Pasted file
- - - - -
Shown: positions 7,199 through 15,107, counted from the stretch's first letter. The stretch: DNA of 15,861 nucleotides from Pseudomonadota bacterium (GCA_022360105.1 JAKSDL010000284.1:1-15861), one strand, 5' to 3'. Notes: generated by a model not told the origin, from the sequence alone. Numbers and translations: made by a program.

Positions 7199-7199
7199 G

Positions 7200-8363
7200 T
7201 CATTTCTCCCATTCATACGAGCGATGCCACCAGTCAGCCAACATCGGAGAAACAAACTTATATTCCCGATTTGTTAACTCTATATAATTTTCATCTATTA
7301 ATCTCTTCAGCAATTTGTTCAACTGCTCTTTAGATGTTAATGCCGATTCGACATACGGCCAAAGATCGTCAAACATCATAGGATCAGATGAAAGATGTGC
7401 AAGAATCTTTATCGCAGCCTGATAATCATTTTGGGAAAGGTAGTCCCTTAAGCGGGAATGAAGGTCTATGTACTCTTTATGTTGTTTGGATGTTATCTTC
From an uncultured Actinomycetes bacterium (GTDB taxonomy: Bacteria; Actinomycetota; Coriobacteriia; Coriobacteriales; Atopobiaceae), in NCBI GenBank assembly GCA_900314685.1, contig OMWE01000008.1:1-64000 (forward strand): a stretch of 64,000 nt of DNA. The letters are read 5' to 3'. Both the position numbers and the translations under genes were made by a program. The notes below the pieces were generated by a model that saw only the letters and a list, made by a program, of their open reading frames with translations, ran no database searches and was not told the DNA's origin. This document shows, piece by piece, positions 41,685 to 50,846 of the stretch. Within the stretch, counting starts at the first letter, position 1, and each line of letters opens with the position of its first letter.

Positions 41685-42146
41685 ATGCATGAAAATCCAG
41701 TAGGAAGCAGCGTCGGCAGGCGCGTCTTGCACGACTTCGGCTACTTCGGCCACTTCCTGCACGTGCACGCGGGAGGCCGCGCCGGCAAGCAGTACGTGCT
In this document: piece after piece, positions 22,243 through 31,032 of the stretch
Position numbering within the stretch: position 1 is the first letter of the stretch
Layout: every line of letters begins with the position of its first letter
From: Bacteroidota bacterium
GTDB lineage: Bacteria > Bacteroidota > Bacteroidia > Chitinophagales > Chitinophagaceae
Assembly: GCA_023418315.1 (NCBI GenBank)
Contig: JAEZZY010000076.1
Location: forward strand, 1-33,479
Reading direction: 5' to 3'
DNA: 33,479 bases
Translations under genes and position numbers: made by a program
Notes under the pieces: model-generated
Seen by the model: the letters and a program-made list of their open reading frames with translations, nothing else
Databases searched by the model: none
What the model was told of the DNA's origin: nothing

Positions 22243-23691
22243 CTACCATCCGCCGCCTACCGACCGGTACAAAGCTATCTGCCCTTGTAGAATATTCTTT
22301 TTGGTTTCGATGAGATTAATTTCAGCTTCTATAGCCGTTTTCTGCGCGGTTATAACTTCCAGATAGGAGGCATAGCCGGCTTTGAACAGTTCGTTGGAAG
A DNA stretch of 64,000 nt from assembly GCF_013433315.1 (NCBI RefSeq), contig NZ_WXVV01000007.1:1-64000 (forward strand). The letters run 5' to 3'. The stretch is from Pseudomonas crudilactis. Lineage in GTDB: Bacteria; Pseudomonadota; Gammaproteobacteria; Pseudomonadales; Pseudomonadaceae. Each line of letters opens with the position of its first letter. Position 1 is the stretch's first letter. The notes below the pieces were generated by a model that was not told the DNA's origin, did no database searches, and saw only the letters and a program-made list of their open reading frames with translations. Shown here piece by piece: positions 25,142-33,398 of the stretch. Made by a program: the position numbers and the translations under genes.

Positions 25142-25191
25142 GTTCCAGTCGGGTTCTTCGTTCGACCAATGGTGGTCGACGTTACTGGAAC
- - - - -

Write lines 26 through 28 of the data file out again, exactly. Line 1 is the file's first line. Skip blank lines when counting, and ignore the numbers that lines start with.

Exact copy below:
Databases searched by the model: none
What the model was told of the DNA's origin: nothing

Positions 22243-23691